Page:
[NTLK] A new ROM board
jake at allaboutjake.com
Tue Feb 22 04:30:13 PST 2022
Nicely Done. Can’t wait to get my hands on a couple of these!
From: NewtonTalk <newtontalk-bounces at newtontalk.net> on behalf of Matthias Melcher <m.melcher at robowerk.de>
Date: Tuesday, February 22, 2022 at 7:23 AM
To: newtontalk at newtontalk.net <newtontalk at newtontalk.net>
Subject: [NTLK] A new ROM board
I'd like to show off my latest project. As you all know, the Newton ROM can't be upgraded. It can patched to a certain degree, but some things will remain hardcoded. Modern devices can do firmware updates, so I want on the quest of allowing firmware updates for MP2x00 devices.
Here is the result:
I reverse-engineered the original ROM board quite a while ago and converted them into Eagle CAD schematics and layouts. I even had clones of the original ROM boards made, and they worked just fine by soldering original ROM chips back onto the board. So my layout was correct.
Now I replaced the ROM chips with Flash memory that can be reprogrammed a few thousand times. Thanks to JLCPCB, a Chinese circuit board manufacturer, creating the board is quite exciting: I imported the ROM board into their online software, deleted the ROMs and all traces, and then chose FLash chips from their page. Now, the fun part is, that all the chips they offer, they also solder directly onto the board for a minimal fee, so I don't have to.
Choosing the Flash chip was fun. I need 8MB for the ROM, but NewtonOS supports 16MB for additional apps. And hey, NewtonOS supports another 16MB on a second bank, so why not. Since we have a 32bit data bus, we need to use two 16bit chips, which is 32MBytes / 2 chips = 16MByte pre chip = 128MBits. Now for the curiosities of today chip market, 128MBit Flash no longer exists, 256MBit is at 60$ per chip insanely expensive, but 512MBit Flash chips are easily available for 2.50$ a piece.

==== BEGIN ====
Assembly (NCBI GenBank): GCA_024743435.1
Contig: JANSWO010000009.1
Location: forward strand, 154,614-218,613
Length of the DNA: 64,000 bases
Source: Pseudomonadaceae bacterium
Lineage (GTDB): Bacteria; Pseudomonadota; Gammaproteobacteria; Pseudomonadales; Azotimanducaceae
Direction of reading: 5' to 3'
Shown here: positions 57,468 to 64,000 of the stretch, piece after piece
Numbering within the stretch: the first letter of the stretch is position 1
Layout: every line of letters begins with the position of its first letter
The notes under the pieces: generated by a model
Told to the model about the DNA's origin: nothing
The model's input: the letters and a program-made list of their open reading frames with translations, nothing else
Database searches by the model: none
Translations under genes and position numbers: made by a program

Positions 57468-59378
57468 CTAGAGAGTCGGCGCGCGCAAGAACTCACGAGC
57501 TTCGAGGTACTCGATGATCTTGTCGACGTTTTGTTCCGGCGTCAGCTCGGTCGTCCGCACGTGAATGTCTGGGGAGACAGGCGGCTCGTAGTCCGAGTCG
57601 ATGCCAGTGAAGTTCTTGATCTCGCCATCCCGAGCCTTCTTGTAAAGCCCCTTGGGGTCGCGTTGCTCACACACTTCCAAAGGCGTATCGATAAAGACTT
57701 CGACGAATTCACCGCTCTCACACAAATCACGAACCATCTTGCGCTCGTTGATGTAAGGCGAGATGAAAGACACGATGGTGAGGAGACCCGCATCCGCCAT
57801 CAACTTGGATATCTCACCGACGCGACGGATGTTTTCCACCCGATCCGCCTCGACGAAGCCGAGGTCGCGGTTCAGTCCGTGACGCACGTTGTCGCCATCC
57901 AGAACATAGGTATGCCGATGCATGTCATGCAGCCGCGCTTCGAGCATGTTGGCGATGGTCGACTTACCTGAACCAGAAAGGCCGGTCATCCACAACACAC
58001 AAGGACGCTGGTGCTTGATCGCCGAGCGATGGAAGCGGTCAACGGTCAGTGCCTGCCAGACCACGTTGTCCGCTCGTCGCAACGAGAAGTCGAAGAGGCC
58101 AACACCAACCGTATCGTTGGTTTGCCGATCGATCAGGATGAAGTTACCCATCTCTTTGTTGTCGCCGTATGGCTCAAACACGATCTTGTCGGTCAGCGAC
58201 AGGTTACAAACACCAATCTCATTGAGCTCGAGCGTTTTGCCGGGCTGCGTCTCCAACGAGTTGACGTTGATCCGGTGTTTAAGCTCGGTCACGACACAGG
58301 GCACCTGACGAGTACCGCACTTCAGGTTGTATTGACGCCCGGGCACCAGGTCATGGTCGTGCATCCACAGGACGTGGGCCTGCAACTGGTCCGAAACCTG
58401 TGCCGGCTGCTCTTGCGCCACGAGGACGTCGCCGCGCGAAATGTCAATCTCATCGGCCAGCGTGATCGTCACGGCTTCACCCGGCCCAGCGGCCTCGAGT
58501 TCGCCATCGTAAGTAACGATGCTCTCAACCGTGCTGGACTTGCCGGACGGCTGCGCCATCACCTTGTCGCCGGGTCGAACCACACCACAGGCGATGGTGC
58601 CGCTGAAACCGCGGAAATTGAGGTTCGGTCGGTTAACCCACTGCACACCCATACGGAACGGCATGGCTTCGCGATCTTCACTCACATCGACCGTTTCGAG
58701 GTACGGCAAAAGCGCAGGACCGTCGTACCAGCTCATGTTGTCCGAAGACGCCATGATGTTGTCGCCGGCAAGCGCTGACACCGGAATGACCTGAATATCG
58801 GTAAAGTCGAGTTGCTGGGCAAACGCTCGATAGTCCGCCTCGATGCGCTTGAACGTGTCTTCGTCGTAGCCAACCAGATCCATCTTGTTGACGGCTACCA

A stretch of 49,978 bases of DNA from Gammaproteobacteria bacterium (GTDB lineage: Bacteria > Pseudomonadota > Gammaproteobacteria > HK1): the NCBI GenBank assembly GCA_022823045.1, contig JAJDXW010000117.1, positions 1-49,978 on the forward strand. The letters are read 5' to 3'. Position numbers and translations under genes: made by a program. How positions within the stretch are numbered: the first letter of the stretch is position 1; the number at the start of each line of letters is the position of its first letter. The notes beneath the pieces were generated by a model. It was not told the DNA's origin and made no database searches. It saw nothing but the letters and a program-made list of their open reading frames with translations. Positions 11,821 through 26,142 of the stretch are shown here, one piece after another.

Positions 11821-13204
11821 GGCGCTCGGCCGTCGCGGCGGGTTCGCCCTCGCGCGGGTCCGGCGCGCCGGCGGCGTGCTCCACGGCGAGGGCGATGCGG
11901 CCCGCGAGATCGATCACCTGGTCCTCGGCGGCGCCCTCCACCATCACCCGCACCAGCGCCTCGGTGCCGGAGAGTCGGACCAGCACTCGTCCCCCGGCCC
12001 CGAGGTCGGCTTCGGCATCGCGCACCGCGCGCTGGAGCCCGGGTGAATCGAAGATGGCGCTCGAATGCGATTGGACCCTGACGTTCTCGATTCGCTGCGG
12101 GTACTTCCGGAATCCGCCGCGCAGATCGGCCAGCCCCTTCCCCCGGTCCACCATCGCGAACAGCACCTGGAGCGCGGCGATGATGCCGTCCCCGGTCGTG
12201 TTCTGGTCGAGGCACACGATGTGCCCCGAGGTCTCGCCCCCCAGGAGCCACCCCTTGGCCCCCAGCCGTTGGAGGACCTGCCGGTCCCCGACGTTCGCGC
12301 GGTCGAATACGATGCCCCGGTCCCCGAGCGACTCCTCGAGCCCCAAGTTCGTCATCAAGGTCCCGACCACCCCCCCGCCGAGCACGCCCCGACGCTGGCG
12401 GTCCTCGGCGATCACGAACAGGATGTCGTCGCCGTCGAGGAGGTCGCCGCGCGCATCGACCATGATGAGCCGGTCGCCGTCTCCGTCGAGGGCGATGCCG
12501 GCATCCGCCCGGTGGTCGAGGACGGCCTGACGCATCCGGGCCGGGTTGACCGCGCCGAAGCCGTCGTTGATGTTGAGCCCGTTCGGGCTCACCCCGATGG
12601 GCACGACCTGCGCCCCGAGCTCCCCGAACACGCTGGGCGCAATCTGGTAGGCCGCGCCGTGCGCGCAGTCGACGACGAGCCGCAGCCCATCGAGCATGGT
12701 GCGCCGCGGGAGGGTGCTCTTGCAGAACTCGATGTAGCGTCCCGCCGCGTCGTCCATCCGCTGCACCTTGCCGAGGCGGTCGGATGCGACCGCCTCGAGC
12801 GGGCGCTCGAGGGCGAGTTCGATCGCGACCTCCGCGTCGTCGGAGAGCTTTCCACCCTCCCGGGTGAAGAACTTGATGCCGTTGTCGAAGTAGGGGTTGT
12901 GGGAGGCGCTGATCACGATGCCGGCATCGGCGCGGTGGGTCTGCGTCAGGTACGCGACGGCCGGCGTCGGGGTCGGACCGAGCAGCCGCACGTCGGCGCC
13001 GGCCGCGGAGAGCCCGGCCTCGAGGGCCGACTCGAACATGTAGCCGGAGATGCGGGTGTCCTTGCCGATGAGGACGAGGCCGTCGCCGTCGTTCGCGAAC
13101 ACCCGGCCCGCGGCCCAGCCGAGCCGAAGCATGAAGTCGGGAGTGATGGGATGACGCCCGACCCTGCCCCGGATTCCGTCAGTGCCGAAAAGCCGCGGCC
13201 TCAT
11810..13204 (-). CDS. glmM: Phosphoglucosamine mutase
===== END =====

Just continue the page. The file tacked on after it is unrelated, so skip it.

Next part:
So, LOL, I make the chip compatible by disabling 7/8ths of its capacity and still using only 1/4th of what remains.
Making the layout online is super easy. Just palce the chips and have the router help me draw the connections. One-click send, and two weeks later - yesterday - my package with 10 boards arrived in the mail.
All boards pass visual inspection. But will they work? Well, the memory is empty, so plugging them into the MessagePad like this will do nothing. But as a few of you may remember, I built a ROM board reader around an Arduino a few years back. After some digging, I found it, and I even found the source code that made the thing run.
I quickly slammed a few lines of code together to handle Flash instead of ROM, and yes, reading the ROM returns FFFF on all addresses, as expected. The command sequence to get the chip status? Works! This is a huge win. The address bus, data bus, and control bus work as expected. Now the sequence to write on word of data. Yes! It works! Add SD card support, read the ROM code from SD and copy it over to the Flash? Yes, that worked too. It took half the night, but I was able to copy the contents of the original ROM into the Flash memeory on my new card.
Which brings me to the last step, and the point, where you all have to suffer together with me: will the ROM work in the MessagePad? And sorry, I don't know yet. My MP refused to boot up this morning, still with the original ROM card. So until I have my MessagePad fixed, we will all have to be very patient.
Very, very patient... .
PS: among other things, flashing new ROMs can fix timer bugs, allow flashing the French ROM. Fix the time/date entry to the current century when booting, add up to 8MB (24MB?) of NewtonScript packages without using up any of the internal Flash space, change graphics, change sounds, change texts, add new words to the dictionary permanently, etc. etc. .
Any other suggestions?
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